Newspaper article The Journal (Newcastle, England)

Protect Wildlife in Winter; with the Unseasonably Warm Winter Weather, Many Animals Haven't Gone into Hibernation. Hannah Stephenson Finds out How We Can Help Vulnerable Wildlife

Newspaper article The Journal (Newcastle, England)

Protect Wildlife in Winter; with the Unseasonably Warm Winter Weather, Many Animals Haven't Gone into Hibernation. Hannah Stephenson Finds out How We Can Help Vulnerable Wildlife

Article excerpt

IF you see a hedgehog foraging in your garden at this time of year, chances are that it's been fooled by the weather. In fact, the hibernating period of many creatures, including frogs, toads and newts, is likely to be delayed thanks to the unseasonably warm temperatures - but does it matter? "Just because hibernation has been delayed doesn't mean it's all bad," says Helen Bostock, senior horticultural adviser at the Royal Horticultural Society (RHS).

"The warmer weather has meant that all food sources for hibernating creatures, including berries, insects, slugs and snails, have also been available later on in the year and have given hibernating animals such as hedgehogs a few more weeks to build up their energy reserves for their big sleep period."

Problems occur if hibernation has started in a cold snap and the weather becomes warmer again. That causes the creatures to come out of a deep sleep and start looking for food, using up energy set aside for their sleep period, she explains.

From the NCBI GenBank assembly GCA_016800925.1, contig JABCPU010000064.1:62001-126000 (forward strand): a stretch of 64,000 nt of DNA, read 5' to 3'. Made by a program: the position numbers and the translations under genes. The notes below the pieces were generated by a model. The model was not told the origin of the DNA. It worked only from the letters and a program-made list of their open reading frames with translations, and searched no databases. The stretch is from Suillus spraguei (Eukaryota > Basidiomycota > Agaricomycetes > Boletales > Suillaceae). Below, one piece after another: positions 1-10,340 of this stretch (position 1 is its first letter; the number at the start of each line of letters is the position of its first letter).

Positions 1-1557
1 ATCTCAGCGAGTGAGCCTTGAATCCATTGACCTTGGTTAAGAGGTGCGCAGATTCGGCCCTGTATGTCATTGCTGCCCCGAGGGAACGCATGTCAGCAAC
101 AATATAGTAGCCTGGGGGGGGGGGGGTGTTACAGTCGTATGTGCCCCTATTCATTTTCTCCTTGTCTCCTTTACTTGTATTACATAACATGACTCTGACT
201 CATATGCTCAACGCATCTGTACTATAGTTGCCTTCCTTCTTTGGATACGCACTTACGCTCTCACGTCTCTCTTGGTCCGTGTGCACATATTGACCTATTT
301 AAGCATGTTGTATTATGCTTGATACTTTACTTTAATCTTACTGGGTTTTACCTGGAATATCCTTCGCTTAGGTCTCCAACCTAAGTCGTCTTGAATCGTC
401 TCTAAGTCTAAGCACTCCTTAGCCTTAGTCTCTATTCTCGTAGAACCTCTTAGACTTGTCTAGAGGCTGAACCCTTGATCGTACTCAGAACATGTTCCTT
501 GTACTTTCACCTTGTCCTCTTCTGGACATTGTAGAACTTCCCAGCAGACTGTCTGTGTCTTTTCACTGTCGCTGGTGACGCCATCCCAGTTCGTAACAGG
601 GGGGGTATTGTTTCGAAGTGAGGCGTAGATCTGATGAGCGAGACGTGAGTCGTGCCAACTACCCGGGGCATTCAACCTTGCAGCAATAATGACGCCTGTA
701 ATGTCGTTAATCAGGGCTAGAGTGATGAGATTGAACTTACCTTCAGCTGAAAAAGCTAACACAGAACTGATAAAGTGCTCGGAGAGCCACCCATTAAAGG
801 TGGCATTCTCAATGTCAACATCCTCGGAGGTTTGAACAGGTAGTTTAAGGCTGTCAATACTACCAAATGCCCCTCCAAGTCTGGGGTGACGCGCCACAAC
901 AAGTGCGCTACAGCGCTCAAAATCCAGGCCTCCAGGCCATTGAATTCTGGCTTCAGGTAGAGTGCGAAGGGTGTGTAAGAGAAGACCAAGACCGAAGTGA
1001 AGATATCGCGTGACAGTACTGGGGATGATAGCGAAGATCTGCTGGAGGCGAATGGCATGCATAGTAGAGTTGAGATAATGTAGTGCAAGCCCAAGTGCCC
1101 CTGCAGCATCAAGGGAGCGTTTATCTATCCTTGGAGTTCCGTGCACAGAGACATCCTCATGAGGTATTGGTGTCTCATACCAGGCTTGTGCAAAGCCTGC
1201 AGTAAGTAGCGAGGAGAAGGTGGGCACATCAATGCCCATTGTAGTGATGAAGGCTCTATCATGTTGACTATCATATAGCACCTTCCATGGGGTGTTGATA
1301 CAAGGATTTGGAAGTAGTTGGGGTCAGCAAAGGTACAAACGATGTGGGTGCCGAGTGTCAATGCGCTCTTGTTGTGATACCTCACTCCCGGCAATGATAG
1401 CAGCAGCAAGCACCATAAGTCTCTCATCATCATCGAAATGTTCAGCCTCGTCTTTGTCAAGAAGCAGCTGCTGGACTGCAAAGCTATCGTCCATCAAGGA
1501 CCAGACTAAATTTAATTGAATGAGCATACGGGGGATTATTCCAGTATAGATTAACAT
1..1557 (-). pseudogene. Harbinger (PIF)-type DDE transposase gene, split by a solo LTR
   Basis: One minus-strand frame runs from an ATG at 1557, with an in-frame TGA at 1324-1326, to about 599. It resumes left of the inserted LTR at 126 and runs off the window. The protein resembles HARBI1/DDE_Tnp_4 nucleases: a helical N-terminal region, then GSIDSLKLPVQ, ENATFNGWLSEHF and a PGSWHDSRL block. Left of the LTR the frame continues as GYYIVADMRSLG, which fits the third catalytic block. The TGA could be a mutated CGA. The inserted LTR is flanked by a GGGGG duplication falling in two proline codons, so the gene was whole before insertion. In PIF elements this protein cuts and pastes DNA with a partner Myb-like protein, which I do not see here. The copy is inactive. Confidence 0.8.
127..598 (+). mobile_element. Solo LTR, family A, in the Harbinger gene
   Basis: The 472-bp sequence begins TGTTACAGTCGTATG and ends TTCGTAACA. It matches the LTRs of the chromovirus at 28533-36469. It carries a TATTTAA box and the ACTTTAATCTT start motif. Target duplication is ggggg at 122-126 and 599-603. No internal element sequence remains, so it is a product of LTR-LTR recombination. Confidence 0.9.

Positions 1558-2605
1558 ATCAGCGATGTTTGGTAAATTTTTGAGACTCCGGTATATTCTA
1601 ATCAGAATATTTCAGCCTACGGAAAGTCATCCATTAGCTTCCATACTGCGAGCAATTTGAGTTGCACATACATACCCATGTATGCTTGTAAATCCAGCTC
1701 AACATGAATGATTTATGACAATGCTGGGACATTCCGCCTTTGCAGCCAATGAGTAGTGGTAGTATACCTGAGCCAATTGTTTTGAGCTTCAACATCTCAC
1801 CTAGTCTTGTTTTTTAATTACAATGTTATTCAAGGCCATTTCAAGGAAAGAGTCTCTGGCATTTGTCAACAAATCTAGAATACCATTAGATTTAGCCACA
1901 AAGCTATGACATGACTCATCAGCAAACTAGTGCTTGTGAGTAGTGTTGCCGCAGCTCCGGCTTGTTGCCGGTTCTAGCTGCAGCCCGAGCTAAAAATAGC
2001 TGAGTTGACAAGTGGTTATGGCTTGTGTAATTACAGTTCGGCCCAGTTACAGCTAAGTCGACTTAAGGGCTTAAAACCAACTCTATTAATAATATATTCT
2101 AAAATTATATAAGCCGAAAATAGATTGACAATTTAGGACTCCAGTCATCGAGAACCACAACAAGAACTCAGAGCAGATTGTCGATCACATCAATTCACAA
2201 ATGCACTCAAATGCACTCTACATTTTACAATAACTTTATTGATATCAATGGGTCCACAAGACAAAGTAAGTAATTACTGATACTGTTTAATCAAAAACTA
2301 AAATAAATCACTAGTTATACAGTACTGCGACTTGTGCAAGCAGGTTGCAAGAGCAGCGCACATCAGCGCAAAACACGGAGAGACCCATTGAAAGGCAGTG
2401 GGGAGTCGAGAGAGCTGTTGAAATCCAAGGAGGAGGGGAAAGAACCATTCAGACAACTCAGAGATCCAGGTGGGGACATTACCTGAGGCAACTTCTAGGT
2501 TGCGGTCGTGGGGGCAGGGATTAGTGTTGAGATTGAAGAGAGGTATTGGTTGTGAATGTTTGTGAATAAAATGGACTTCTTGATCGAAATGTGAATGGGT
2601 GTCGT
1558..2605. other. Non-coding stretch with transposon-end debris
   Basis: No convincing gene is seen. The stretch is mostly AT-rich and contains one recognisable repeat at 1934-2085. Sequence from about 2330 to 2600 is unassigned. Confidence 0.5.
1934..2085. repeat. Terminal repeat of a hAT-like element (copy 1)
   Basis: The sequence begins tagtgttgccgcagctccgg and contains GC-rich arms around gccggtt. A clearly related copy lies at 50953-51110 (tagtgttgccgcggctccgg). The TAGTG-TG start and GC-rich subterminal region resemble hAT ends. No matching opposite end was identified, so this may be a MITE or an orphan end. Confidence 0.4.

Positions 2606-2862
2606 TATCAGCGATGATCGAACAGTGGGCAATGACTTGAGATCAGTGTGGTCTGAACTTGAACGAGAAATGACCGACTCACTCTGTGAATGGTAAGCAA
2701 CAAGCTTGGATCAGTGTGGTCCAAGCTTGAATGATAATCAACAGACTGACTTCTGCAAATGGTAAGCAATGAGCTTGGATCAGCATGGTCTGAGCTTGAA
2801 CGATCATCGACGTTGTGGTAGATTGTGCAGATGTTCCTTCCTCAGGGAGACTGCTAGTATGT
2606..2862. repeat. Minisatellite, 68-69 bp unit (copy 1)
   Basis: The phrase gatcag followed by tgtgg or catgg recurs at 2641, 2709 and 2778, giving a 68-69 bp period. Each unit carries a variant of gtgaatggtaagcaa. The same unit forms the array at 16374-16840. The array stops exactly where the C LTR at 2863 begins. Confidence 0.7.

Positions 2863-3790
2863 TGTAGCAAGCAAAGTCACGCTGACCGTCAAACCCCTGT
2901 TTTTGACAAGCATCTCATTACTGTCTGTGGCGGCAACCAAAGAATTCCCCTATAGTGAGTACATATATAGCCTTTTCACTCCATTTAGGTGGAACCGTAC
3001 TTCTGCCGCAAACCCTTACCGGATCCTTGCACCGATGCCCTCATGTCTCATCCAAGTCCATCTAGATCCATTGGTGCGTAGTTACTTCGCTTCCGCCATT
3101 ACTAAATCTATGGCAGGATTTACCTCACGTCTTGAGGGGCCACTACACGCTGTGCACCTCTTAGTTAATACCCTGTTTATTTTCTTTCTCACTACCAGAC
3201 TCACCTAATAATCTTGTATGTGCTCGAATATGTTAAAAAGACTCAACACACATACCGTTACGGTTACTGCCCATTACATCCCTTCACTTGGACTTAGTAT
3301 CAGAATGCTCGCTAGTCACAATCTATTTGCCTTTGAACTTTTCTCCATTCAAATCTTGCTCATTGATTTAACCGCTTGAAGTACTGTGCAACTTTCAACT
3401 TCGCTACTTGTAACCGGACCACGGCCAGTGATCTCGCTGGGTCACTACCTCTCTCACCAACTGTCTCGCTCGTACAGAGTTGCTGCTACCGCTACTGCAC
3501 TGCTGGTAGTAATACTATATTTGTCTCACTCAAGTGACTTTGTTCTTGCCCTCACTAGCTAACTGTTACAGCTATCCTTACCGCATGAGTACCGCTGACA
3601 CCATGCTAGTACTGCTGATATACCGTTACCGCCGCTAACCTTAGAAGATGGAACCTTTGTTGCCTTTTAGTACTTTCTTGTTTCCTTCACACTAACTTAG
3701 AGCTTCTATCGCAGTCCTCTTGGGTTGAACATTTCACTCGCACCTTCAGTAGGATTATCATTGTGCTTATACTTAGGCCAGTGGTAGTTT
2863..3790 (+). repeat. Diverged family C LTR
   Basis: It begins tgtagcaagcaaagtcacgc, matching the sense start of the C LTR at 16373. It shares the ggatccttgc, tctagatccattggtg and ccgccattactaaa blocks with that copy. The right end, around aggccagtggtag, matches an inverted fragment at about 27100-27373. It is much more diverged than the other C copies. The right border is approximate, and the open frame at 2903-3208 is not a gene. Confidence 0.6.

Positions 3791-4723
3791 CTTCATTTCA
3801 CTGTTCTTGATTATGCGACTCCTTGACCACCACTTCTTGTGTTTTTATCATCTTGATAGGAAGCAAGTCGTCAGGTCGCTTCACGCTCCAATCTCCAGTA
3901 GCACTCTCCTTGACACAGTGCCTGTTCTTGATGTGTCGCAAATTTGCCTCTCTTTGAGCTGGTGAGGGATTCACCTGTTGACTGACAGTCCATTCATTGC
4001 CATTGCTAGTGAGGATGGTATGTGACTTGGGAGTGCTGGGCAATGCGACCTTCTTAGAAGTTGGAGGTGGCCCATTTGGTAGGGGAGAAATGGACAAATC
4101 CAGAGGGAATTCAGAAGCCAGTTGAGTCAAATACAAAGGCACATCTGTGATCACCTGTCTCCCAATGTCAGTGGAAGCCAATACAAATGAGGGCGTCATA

The lack of a real cold snap has given gardeners the chance to prepare to help hibernating wildlife once the cooler weather kicks in.

The RHS has joined forces with The Wildlife Trusts to launch the Big Wildlife Garden competition, looking for the best wildlife gardens in the UK and will take into account measures taken to help wildlife through the winter.

So, how can we help vulnerable creatures through the winter? Kate Bradbury, wildlife expert, says: "Hedgehogs hibernate in leaf or log piles, thickets of grass, compost heaps and hedgehog boxes. They are at risk from lack of food and freezing temperatures.

"If you see a hedgehog, leave out water and cat or dog food every day until it no longer takes the food."

If you disturb a hibernating hedgehog, carefully put back its nesting material and leave it a dish of food. If you see a hedgehog during the day, call the British Hedgehog Preservation Society, she advises.

Frogs occasionally hibernate in mud at the bottom of a pond, but more usually, along with toads and newts, hide themselves away under piles of damp leaves and rotting logs or in ditches, but may rouse on warm days and look for food. …

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